Does Apple Cider Vinegar Help With Bloating? Consider This First

Published on: 04/22/2024

Apple cider vinegar is a popular remedy touted as a miracle cure for several issues. Many believe apple cider vinegar can help with excess weight, high blood sugar, high cholesterol, and digestive problems such as bloating and gas. 

Unfortunately, while some of these claims have evidence to support them, many are exaggerated at best, and others have no evidence to support them at all.

This article will focus on the proposed benefits for digestive issues. So, should you add apple cider vinegar to your daily routine to help with bloating? Let’s find out!

What is Apple Cider Vinegar?

Apple cider vinegar is made from the fermentation of apple cider by yeast and bacteria. The bacteria (also called the “mother”) turn the sugars in the apple cider into alcohol, which is then converted to acetic acid, making the apple cider vinegar with the distinct flavor many love. 

Unfiltered apple cider vinegar contains some of the components of the apples: proteins, enzymes, and the bacteria used in the fermentation (also called the “mother”). That’s why it appears cloudy.

Moreover, it contains other beneficial compounds such as organic acid (mainly acetic acid), and phytochemicals – chlorogenic acid and catechins just to name a few. All these compounds are responsible for some of the benefits associated with drinking 1-2 tablespoons of apple cider vinegar daily mentioned above. 

Incidentally, although apples are high in the FODMAP sorbitol, up to 2 tablespoons of apple cider vinegar are low in FODMAPs according to the Monash University FODMAP App.

But to better understand how apple cider vinegar may help with bloating, we need to first define what bloating is and what causes it. 

What is Bloating?

Bloating is the feeling of having a balloon in your belly and pressure against your abdomen. Sometimes, but not always, there is also distention – the visible expansion of the waistline.

Some bloating is normal and we all experience it at times. It can happen when you eat a large meal (think about your last Thanksgiving!) or eat too quickly. 

Bloating becomes a problem when you experience it regularly and starts affecting your quality of life. The most common causes of bloating are:

  • Constipation
  • Low stomach acid
  • Conditions such as IBS, SIBO, or gastroparesis

In gastroparesis, the stomach is slow in emptying its contents into the small intestine. Consequently, food stays in the stomach for too long, which can cause nausea, bloating, and gas.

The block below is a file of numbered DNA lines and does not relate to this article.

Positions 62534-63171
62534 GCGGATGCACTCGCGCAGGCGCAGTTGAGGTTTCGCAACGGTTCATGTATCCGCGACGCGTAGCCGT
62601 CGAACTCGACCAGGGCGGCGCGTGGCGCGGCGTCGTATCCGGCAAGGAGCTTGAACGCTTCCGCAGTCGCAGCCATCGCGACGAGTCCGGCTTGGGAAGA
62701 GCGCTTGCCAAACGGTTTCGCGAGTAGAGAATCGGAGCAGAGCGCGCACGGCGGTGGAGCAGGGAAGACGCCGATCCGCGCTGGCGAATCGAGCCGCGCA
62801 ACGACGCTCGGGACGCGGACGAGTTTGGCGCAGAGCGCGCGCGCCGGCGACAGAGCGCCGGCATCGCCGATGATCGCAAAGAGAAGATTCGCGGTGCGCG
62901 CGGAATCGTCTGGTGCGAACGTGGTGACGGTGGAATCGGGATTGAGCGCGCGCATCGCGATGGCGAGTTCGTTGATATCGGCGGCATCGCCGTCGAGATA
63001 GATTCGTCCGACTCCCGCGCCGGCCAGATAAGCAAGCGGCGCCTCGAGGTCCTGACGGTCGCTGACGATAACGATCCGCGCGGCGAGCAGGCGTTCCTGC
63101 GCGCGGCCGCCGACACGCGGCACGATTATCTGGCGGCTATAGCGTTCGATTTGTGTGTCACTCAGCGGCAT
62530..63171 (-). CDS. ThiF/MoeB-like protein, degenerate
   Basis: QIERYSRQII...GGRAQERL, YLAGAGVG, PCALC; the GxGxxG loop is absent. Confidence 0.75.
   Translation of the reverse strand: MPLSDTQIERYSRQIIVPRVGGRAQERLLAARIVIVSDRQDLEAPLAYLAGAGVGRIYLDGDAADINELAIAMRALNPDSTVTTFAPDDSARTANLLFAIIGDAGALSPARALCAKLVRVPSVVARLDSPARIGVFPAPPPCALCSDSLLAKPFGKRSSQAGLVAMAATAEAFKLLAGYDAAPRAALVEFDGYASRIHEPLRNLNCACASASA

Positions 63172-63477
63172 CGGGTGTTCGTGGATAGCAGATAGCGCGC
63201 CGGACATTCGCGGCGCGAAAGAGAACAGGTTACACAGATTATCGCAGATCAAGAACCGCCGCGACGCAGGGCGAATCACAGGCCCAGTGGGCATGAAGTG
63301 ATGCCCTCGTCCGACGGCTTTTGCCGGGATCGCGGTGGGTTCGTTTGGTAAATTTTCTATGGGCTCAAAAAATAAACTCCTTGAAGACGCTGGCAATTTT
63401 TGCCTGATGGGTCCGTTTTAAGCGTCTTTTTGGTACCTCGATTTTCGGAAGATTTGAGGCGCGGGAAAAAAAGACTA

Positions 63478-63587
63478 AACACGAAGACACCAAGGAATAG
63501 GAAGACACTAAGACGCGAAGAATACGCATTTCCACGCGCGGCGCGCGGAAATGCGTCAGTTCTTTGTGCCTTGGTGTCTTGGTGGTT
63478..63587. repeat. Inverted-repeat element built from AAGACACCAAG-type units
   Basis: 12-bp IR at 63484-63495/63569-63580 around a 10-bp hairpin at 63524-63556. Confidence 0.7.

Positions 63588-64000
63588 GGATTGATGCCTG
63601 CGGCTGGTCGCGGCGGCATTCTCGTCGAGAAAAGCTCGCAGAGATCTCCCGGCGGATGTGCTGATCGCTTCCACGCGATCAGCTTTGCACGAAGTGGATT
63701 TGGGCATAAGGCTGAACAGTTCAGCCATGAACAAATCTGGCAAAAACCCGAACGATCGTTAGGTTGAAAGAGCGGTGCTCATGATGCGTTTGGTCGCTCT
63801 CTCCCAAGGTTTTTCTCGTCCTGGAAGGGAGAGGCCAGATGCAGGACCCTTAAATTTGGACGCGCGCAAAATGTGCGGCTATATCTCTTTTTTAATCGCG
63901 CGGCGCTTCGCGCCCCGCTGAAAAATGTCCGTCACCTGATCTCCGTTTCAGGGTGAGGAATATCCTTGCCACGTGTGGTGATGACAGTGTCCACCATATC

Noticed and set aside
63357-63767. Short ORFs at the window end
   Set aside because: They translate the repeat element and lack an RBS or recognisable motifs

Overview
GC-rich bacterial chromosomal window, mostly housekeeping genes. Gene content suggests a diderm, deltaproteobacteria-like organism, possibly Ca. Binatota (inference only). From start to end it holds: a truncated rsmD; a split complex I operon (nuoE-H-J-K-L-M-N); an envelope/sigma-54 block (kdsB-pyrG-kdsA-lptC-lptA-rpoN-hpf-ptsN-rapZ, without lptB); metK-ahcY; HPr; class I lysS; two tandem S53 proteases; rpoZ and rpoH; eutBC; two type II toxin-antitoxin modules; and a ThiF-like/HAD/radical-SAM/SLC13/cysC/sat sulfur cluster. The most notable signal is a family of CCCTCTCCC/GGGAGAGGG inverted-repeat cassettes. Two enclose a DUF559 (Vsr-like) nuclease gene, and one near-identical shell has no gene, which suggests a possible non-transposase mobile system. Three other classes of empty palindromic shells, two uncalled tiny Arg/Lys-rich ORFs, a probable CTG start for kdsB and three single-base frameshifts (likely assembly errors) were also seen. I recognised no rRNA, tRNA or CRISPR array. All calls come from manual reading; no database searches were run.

Does Apple Cider Vinegar Help with Bloating?

There are several blogs and books about the amazing benefits of apple cider vinegar for many digestive problems. Unfortunately, no scientific studies are showing that it can help with bloating

Many believe that the acetic acid in apple cider vinegar can help with the digestion of protein-rich foods. The stomach produces acid, which helps in breaking down proteins and killing bacteria.

As we age, we produce less acid. Unfortunately, there is no evidence that adding acetic acid (from apple cider vinegar) will result in better digestion and less bloating.

The only scientific study that has looked at the effects of apple cider vinegar on digestive issues is one that examined its effects in people with gastroparesis (BMC Gastroenterology, 2007). The results showed that adding apple cider vinegar slowed down the emptying of the stomach even more, which could possibly worsen bloating and gas.

The next obvious question is: what if you don’t have gastroparesis? Will apple cider vinegar slow down the emptying of your stomach as well? Well, we don’t know, as no studies have looked at its effects on stomach emptying or bloating in people who don’t have gastroparesis. 

The evidence we have so far is just anecdotal. Nonetheless, one study of healthy volunteers showed that apple cider vinegar increased nausea (International Journal of Obesity, 2013). 

Are There Drawbacks to Using Apple Cider Vinegar?

Before you rush to the store and stock up on apple cider vinegar, consider its potential side effects. 

It is safe to use apple cider vinegar as a culinary ingredient. You can prepare salad dressings, quick pickles, or hot tea. However, taking it consistently in high amounts (1-2 tablespoons or more) can have some harmful effects, especially when undiluted. Studies have reported harmful effects such as:

  • Nausea
  • Acid reflux
  • Enamel erosion
  • Throat irritation
  • Lowering low potassium levels even more
  • Interfering with some medications

Food for Thought 

In summary, using 1-2 teaspoons of apple cider vinegar in the kitchen won’t hurt. Yet, it is not a miracle cure for bloating or other digestive issues. If anything, there is some evidence that it can trigger nausea or acid reflux and, potentially, increase bloating. 

If you want to try evidence-based ways to reduce your bloating, I have a resource for you! Click the link below to download my free guide to beat the bloat.

Download my Free Guide!

10 Steps to Beat the Bloat

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I’m a registered dietitian with a passion for helping women with IBS find their way back to eating without fear of painful gut symptoms and without unnecessary diet restrictions.

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Discover how to find relief from bloating so you can feel comfortable in your favorite clothes without restricting your diet!

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